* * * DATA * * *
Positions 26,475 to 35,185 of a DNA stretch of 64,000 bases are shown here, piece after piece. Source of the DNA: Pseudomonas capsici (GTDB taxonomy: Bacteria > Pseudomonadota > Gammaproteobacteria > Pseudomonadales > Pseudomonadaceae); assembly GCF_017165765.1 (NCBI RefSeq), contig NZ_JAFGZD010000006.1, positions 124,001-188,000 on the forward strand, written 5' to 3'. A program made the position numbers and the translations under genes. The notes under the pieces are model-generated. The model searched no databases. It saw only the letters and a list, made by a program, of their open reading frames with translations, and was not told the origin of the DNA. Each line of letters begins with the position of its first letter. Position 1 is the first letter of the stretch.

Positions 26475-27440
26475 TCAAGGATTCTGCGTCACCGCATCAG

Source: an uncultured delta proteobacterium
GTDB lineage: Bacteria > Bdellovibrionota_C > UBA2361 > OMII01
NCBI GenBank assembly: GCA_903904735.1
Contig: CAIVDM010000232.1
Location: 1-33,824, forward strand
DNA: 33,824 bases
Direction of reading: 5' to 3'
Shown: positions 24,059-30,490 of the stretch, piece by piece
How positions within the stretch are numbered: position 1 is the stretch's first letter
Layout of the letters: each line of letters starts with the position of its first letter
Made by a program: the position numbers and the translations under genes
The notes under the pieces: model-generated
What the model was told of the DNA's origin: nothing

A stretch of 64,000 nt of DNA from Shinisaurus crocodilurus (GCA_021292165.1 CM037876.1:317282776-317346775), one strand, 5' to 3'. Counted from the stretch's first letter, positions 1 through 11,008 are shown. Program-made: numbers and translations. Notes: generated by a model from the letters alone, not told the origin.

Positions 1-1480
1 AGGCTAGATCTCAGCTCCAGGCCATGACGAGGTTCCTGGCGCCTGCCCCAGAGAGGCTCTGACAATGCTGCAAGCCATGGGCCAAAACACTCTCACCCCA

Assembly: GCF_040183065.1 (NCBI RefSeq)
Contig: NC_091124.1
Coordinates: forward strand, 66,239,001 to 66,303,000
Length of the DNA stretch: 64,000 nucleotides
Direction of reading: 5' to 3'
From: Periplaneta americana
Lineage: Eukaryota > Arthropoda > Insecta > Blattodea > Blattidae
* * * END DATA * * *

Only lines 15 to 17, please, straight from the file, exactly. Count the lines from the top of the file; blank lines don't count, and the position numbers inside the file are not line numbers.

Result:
The notes under the pieces: model-generated
What the model was told of the DNA's origin: nothing

A stretch of 64,000 nt of DNA from Shinisaurus crocodilurus (GCA_021292165.1 CM037876.1:317282776-317346775), one strand, 5' to 3'. Counted from the stretch's first letter, positions 1 through 11,008 are shown. Program-made: numbers and translations. Notes: generated by a model from the letters alone, not told the origin.